I'd also like to point out though that yes, while it's very true that shallow layout hierarchies have less of a performance hit, if you are adding just 1 or 2 extra layers, you probably aren't going to see a big performance impact for the user. Once it's laid out, it's done. Even in ListView's if you properly use the given "convertView", and set up ViewHolder's, you're going to get good performance.

I'd encourage you to use DDMS and do a layout dump of some of Google's apps. They are very complex, and often times surprisingly deep, but they still get good performance. Don't be stupid with your layouts, but if it saves you time, adding an extra layout isn't the end of the world.

  • spierce7, thanks for the video link and the workaround tips. The video gives a good explanation of what the algorithm does, but it doesn't answer my question. I've edited my question, to hopefully clarify what I'm asking and why.
    – Don Hatch
    Commented Aug 22, 2013 at 20:44

From here: http://developer.android.com/guide/topics/ui/how-android-draws.html

A parent View may call measure() more than once on its children. For example, the parent may measure each child once with unspecified dimensions to find out how big they want to be, then call measure() on them again with actual numbers if the sum of all the children's unconstrained sizes is too big or too small (that is, if the children don't agree among themselves as to how much space they each get, the parent will intervene and set the rules on the second pass).

It seems they view the measurement pass as a dialog between parent and children. In other words they opted for maximum flexibility instead of optimization. It still seems like they could optimize the base layouts though.


I came here tonight to ask this. It's disappointing that nobody else even seems to understand your question. After thinking about it for a couple more hours, I think I might know the answer.

Consider this example:

enter image description here

The red box represents a LinearLayout with vertical orientation. The green box represents another LinearLayout with horizontal orientation. I would expect the layout to proceed like this:

1) The red LinearLayout would measure the heights of green LinearLayout and the large blue widget on the bottom, then compare their weights, divide any leftover vertical space accordingly, and measure the children again. (The important thing to know here is that "measuring" a view actually sets its size.)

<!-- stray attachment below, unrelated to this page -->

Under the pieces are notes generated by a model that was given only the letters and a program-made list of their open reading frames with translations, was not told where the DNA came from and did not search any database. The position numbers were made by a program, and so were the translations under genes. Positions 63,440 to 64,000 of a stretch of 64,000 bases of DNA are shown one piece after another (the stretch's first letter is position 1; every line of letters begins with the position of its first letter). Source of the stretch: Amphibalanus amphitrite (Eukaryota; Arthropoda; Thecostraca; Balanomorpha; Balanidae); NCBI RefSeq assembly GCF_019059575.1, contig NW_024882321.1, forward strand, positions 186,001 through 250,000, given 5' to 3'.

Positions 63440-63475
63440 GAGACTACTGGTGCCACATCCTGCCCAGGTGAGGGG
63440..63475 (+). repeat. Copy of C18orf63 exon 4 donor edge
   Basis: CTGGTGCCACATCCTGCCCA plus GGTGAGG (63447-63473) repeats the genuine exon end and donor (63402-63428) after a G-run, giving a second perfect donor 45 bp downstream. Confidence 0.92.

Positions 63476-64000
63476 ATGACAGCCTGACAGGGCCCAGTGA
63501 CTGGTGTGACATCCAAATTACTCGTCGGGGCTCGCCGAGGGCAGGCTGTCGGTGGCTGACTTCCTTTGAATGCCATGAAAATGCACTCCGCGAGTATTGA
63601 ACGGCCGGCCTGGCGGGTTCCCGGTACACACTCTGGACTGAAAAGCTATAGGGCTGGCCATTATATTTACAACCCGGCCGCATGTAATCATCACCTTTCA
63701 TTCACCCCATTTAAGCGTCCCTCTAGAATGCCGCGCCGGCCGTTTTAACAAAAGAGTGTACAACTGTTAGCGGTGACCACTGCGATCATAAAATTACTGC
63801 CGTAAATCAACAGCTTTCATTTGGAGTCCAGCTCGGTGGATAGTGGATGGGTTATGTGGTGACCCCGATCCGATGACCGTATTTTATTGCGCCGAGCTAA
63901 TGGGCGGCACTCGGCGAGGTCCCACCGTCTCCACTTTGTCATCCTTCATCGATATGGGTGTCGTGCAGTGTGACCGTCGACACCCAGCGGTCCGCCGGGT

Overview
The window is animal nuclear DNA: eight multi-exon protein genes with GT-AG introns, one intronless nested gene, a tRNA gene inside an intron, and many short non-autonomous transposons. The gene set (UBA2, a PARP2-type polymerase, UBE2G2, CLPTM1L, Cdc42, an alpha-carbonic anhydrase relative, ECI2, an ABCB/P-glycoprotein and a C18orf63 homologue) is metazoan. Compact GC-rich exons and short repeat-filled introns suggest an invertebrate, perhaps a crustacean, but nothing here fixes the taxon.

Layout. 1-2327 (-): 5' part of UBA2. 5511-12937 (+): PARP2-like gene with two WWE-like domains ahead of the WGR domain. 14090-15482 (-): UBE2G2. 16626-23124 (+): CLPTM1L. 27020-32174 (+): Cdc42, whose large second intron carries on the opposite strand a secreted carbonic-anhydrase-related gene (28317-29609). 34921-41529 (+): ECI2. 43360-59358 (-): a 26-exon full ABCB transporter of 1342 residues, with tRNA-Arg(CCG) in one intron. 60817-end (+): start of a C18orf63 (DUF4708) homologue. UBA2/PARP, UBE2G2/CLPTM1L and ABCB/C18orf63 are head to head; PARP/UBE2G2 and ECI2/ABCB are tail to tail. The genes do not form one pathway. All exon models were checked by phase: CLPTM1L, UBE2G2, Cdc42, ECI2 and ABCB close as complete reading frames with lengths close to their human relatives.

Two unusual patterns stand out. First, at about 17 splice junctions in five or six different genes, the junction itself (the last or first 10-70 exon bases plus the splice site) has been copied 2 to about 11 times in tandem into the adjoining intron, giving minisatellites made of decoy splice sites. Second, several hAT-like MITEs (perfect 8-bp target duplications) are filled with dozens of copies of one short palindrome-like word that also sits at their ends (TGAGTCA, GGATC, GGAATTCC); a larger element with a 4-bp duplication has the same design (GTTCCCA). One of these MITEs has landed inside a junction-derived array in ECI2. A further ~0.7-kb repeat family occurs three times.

2) The green LinearLayout would then measure the widths of its three children, compare their weights, divide the horizontal space, and "measure" again.

The catch is that in order for the red layout to measure the height of the green layout, the green layout needs to know the height of its children.

Now, you would think that LinearLayout would be smart enough to optimize away many of its calculations. For example, there is no logical reason for the green layout to measure the width of its children when determining its own height. And if its children all have a height of fill_parent, then it shouldn't need to perform any calculations at all.

But the API doesn't allow LinearLayout to be that smart. The fundamental problem is that there is no way to measure only one dimension of a view. You can get them separately after they've been measured, but the actual measurement is done by View#onMeasure(int, int). The arguments to that method are encoded with View.MeasureSpec, and there's no way to encode "ignore this dimension." So the green LinearLayout stupidly calculates both dimensions of all its children when the red layout measures it, then repeats the entire process again when it does its own layout. The widths will not have changed the second time around, but they must still be recalculated because, again, there's no way to tell the layout or its children to measure only one dimension.

So to answer your question... no, it doesn't necessarily need to be this way, at least for many common use cases. This is a deficiency of the Android API.

If Google were to add new methods to View to measure dimensions separately, the default implementation would have to rely on onMeasure(int, int), which could be even worse for performance. But if there are any unused bits in the View.MeasureSpec encoding, then it might be possible to add an "ignore" flag that would allow future versions of LinearLayout to be better optimized.


The problem in my opinion is the measure cache. As far as I could see the cache only works if there was a layout of the view in the middle, so when you perform two consecutives measures of a child (even with the same exact measure specs) in the same "onMeasure" all the children and their sub-children are measured again. If the measure cache worked fine, the second measure should be much faster as it would take the cached values and it wouldn't cause all the children hierarchy to be measured again.